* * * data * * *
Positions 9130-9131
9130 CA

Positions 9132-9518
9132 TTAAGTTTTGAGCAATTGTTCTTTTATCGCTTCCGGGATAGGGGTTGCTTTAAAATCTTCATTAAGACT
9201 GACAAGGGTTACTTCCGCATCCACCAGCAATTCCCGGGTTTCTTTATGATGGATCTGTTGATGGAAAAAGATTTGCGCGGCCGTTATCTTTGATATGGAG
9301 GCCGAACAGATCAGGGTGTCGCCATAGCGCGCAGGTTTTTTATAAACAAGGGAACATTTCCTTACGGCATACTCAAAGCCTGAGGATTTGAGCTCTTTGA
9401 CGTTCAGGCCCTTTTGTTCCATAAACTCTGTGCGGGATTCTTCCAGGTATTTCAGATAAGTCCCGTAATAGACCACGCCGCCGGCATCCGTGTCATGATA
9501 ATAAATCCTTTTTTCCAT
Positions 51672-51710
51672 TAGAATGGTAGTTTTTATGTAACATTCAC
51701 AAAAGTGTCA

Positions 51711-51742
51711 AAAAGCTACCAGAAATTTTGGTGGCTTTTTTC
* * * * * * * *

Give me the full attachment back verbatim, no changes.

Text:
Positions 9130-9131
9130 CA

Positions 9132-9518
9132 TTAAGTTTTGAGCAATTGTTCTTTTATCGCTTCCGGGATAGGGGTTGCTTTAAAATCTTCATTAAGACT
9201 GACAAGGGTTACTTCCGCATCCACCAGCAATTCCCGGGTTTCTTTATGATGGATCTGTTGATGGAAAAAGATTTGCGCGGCCGTTATCTTTGATATGGAG
9301 GCCGAACAGATCAGGGTGTCGCCATAGCGCGCAGGTTTTTTATAAACAAGGGAACATTTCCTTACGGCATACTCAAAGCCTGAGGATTTGAGCTCTTTGA
9401 CGTTCAGGCCCTTTTGTTCCATAAACTCTGTGCGGGATTCTTCCAGGTATTTCAGATAAGTCCCGTAATAGACCACGCCGCCGGCATCCGTGTCATGATA
9501 ATAAATCCTTTTTTCCAT
Positions 51672-51710
51672 TAGAATGGTAGTTTTTATGTAACATTCAC
51701 AAAAGTGTCA

Positions 51711-51742
51711 AAAAGCTACCAGAAATTTTGGTGGCTTTTTTC